Only 15 minutes a day?

As a homeschool mom and musician who obviously thinks homeschooling music is important, you know, given that I've built an entire website dedicated to that purpose, it may surprise you to hear that I only require my children to practice the piano 15 minutes a day.  I've played with different times and requirements and this is the schedule that has realistically worked for us, and I'll tell you why.

I'm actually very happy with what we have accomplished in our music time.  I focus on quality, not quantity.  And in addition to their 15 minutes at the piano, we have an additional 10-20 minute group music class where we play music games, watch educational music videos, and solidify basic music concepts.  And there you have it, approximately 30 minutes of daily music education, which is probably about right.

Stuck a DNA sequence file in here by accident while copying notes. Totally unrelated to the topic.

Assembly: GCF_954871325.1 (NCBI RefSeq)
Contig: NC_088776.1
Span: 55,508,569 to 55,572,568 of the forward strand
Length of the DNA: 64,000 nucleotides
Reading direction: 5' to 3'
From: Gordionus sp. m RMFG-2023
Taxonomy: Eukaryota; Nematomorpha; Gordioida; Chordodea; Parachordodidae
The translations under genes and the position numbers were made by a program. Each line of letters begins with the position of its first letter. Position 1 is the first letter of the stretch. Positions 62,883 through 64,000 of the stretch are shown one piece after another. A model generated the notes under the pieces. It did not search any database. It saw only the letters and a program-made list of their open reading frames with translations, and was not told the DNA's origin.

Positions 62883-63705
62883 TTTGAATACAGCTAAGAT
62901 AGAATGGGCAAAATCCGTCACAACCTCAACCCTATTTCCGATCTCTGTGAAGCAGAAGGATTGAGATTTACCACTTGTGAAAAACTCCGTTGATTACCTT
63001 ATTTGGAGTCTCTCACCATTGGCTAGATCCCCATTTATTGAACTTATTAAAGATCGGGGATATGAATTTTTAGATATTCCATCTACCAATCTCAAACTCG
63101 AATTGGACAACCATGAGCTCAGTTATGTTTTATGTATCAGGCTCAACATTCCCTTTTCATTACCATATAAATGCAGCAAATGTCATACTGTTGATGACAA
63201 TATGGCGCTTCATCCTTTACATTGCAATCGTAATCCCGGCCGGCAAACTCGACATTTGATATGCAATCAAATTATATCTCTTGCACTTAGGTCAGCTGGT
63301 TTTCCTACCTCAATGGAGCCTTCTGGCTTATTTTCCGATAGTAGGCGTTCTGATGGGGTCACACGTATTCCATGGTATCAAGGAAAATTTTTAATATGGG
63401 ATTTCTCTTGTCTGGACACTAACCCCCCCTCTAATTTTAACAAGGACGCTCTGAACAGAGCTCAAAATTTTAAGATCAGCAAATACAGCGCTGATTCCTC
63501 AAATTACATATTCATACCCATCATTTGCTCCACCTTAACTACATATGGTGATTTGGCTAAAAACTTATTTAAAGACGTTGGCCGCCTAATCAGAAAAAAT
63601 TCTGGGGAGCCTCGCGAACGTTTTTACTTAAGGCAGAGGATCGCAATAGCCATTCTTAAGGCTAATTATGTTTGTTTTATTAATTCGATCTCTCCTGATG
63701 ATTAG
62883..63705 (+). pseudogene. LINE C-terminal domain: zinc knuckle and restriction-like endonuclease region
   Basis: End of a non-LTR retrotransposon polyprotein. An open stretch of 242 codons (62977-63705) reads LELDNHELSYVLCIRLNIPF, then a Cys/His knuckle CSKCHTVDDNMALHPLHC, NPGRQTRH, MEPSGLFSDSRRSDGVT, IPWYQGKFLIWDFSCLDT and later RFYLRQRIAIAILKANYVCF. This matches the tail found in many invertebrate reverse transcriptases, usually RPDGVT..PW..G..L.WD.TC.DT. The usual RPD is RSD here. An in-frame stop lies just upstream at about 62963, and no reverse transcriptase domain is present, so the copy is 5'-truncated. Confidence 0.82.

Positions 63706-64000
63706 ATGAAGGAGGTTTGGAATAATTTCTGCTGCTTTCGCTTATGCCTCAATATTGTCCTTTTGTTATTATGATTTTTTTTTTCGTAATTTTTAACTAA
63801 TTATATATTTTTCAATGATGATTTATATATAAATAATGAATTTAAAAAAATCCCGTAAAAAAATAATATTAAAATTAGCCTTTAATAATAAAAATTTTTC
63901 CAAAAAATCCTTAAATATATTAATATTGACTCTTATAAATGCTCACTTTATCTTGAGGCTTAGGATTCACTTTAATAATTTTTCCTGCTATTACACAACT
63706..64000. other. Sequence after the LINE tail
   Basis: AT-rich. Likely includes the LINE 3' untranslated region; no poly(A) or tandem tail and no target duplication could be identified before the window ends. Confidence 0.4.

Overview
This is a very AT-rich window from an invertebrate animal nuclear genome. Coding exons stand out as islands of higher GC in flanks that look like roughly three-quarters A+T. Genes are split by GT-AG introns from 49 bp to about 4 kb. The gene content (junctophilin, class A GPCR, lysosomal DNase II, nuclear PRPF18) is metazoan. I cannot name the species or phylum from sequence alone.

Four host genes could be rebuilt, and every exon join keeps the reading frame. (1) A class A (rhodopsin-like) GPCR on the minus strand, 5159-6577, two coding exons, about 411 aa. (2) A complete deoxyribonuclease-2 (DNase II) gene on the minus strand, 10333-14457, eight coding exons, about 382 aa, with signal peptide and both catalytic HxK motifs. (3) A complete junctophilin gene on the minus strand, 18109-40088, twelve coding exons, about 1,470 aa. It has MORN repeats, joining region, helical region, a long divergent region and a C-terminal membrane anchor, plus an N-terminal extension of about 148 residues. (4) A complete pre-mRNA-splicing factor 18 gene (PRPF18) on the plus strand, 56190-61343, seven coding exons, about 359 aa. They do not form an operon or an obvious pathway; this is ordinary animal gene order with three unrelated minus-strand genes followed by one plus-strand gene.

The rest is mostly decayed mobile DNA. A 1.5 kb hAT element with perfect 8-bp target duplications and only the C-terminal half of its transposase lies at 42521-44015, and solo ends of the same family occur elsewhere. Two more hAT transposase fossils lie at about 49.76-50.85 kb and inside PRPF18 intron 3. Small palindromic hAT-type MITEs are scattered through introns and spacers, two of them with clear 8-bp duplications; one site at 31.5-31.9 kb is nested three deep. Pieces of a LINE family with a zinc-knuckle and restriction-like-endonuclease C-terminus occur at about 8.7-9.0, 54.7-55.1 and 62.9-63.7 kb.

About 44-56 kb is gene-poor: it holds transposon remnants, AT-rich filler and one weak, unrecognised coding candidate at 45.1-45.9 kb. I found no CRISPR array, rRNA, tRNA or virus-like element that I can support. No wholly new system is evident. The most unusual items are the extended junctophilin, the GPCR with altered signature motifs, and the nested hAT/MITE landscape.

The balancing act

schedule tips for homeschooling music

While I do treasure music education, I also treasure a variety of other subjects.  I simply made a music site because it's what I'm good at and I saw a need for more homeschooling music education sites.  It seems the internet already had a good selection for the three R's, history, foreign language, etc, but sites dedicated to homeschooling music education where few and far between, and this is my passion.  So here it is.  But it's my hobby, and I try not to let my bias towards music interfere too much with giving my own children a balanced education.